A: Scientific evidence suggests sustained culls of badgers under controlled conditions could reduce TB in local cattle by 12-16% after four years of annual culls, and five years of follow-up, although it could be lower and it could be higher.

The randomised badger culling trial in England found that killing badgers disrupted their social groups, with surviving animals moving out to establish new groups, taking TB with them. This perturbation effect led to an increase in cases of bovine TB outside of the cull zone, although the impact diminished over time.

The pilot culls are attempting to use borders such as rivers and motorways to reduce the risk of badgers spreading TB to neighbouring areas, but this approach has not been fully tested.

The trial trapped badgers in cages for the cull, while the main method planned for Gloucestershire and Somerset is free shooting. Any deviation from methods used in the original trial will decrease or increase the expected impact on bovine TB, according to scientists.

Q: What is cattle TB?

A: Bovine tuberculosis (TB) is an infectious disease of cattle. It presents a serious problem for the cattle industry, causing financial and personal hardship for farmers.

The disease is caused by the bacterium Mycobacterium bovis (M. bovis), which can also infect and cause TB in badgers, deer and other mammals.

Cattle are regularly tested for TB and destroyed if they test positive.

Q: Why are badgers implicated in spreading TB?

A: Scientific evidence has shown that bovine TB can be transmitted from cattle to cattle; from badgers to cattle and cattle to badgers; and from badger to badger.

Badgers are thought to pass on the disease to cattle through their urine, faeces or through droplet infection, in the farmyard or in cattle pastures.

However, it is not clear how big a role badgers play in the spread of bovine TB since the cows can also pass the disease on to other members of the herd.

Data from the randomised badger culling trials found that 16% of badgers were infected.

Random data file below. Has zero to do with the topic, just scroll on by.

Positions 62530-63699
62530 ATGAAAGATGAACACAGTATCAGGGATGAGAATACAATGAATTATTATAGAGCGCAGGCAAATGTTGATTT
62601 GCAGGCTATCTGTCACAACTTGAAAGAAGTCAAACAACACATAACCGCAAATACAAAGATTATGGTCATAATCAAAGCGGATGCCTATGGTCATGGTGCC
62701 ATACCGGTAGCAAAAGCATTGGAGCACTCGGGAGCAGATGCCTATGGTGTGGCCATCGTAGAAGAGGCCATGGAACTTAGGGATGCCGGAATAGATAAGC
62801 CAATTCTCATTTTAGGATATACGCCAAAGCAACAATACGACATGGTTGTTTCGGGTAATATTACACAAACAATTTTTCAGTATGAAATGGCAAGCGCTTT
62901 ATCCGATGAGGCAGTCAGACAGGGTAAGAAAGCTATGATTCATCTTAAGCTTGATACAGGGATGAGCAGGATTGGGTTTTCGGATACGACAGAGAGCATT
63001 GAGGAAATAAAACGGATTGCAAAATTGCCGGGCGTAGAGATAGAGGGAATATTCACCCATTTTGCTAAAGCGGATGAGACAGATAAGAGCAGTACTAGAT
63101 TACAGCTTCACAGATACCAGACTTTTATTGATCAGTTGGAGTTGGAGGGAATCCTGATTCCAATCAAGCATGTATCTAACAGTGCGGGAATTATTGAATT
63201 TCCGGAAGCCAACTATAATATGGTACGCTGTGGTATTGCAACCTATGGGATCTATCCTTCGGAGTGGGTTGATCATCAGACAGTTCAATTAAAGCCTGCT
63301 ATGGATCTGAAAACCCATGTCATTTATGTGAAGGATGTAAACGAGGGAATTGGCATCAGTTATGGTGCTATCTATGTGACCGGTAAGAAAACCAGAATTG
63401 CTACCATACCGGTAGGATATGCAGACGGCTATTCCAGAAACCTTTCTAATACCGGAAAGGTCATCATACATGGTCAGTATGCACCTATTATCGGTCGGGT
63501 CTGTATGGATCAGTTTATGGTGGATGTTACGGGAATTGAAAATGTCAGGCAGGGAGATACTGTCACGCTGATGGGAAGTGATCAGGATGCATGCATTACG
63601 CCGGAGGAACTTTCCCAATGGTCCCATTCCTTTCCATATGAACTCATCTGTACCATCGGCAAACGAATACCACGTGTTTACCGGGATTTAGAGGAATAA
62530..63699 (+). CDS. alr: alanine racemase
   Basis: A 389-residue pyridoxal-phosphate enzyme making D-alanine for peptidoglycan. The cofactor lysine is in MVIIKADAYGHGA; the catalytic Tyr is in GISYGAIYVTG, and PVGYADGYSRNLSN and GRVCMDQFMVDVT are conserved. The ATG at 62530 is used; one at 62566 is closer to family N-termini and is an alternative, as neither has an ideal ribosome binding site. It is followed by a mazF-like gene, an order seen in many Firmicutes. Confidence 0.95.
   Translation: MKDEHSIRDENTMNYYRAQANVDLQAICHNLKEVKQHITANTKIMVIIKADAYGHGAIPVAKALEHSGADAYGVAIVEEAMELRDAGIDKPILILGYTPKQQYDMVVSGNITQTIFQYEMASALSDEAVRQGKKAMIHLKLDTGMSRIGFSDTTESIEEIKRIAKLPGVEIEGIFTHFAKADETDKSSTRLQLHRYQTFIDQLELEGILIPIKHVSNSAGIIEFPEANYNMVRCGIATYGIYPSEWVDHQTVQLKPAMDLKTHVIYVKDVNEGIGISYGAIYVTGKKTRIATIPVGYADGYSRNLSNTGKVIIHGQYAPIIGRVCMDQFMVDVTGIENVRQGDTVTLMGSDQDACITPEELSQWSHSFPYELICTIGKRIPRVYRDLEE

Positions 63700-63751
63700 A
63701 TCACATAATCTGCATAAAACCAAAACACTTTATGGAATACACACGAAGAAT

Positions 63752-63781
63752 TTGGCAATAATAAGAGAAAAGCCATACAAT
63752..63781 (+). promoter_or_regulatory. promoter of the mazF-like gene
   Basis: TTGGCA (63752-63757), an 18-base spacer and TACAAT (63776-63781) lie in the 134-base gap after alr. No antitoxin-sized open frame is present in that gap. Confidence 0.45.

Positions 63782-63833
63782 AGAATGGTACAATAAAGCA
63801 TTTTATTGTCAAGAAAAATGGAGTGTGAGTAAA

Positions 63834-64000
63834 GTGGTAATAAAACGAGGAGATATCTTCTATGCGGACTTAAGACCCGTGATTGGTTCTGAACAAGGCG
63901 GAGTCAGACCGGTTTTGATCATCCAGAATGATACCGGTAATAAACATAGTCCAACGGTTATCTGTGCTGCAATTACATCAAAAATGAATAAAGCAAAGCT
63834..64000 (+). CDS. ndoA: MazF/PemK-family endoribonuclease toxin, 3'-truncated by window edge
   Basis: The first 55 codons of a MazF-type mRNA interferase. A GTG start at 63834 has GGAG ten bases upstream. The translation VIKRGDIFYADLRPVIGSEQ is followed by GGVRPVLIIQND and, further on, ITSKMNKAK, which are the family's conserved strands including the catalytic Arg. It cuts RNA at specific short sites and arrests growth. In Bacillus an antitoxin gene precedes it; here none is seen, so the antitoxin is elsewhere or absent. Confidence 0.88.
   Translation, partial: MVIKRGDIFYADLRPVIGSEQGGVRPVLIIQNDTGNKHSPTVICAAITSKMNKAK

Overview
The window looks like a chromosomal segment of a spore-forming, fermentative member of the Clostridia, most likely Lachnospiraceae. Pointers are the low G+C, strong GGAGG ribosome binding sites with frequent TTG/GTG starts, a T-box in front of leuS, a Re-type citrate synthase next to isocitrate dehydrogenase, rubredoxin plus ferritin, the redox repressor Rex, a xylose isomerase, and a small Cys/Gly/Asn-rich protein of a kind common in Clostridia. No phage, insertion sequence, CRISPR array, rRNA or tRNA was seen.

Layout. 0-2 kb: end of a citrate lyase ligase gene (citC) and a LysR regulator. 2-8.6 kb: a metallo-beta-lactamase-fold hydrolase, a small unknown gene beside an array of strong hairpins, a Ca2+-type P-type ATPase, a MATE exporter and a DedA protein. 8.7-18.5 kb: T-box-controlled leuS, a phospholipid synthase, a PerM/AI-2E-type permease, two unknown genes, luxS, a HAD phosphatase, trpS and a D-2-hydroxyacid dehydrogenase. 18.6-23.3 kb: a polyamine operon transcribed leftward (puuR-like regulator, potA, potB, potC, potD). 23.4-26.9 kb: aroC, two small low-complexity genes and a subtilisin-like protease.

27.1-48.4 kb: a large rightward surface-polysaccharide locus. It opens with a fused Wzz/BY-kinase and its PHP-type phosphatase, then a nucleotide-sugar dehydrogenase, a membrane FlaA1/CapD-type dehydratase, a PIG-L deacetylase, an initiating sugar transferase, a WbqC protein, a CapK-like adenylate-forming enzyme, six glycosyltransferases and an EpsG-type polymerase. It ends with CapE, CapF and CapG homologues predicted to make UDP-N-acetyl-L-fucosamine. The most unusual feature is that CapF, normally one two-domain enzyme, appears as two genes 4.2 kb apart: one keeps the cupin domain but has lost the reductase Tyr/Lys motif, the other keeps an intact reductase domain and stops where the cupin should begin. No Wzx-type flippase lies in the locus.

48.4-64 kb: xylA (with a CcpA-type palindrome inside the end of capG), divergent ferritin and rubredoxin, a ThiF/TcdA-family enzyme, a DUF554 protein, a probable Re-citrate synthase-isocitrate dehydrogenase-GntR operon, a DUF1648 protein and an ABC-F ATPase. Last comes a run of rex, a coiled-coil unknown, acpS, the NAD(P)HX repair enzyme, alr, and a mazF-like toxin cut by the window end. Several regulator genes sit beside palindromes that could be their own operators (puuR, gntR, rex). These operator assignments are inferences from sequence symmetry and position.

According to one estimate, in areas where TB cattle infections are high, about 50% of infections in cattle are from badgers, although this figure is disputed.

Q: What are the costs of TB?

A: TB has cost the taxpayer in England £500m to control the disease in the last 10 years.

According to Defra, each pilot cull will cost about £100,000 a year, with these costs met by farmers who want badgers killed on their land.

This figure does not include policing costs, which have been estimated at £0.5m per area per year, according to a written answer to parliament.

The cost of a new survey of badger numbers in England and Walesis £871,000.

Q: What is happening in Wales, Scotland and Northern Ireland?

A: Scotland is classified as free of TB. The Welsh Assembly Government has chosen to vaccinate badgers, with trials underway in North Pembrokeshire.

Northern Ireland is conducting research into an eradication programme involving vaccination and selected culling of badgers with signs of TB infection.

The Republic of Ireland has been culling badgers since the 1980s.

Q: Can badgers or cows be vaccinated?

A: There is a vaccine for badgers – the BCG jab, which has been used by a number of wildlife and conservation bodies in England, including the Gloucestershire Wildlife Trust, the RSPB, the Wildfowl and Wetlands Trust and the National Trust.

Badger vaccination is also underway in Wales, and there are plans to introduce it in Northern Ireland.

Cattle can also be vaccinated with the BCG vaccine. Vaccination of cattle against TB is currently prohibited by EU legislation, mainly because BCG vaccination of cattle can interfere with the tuberculin skin test, the main diagnostic test for TB.

Vaccination is not effective in badgers or cattle that are infected with TB.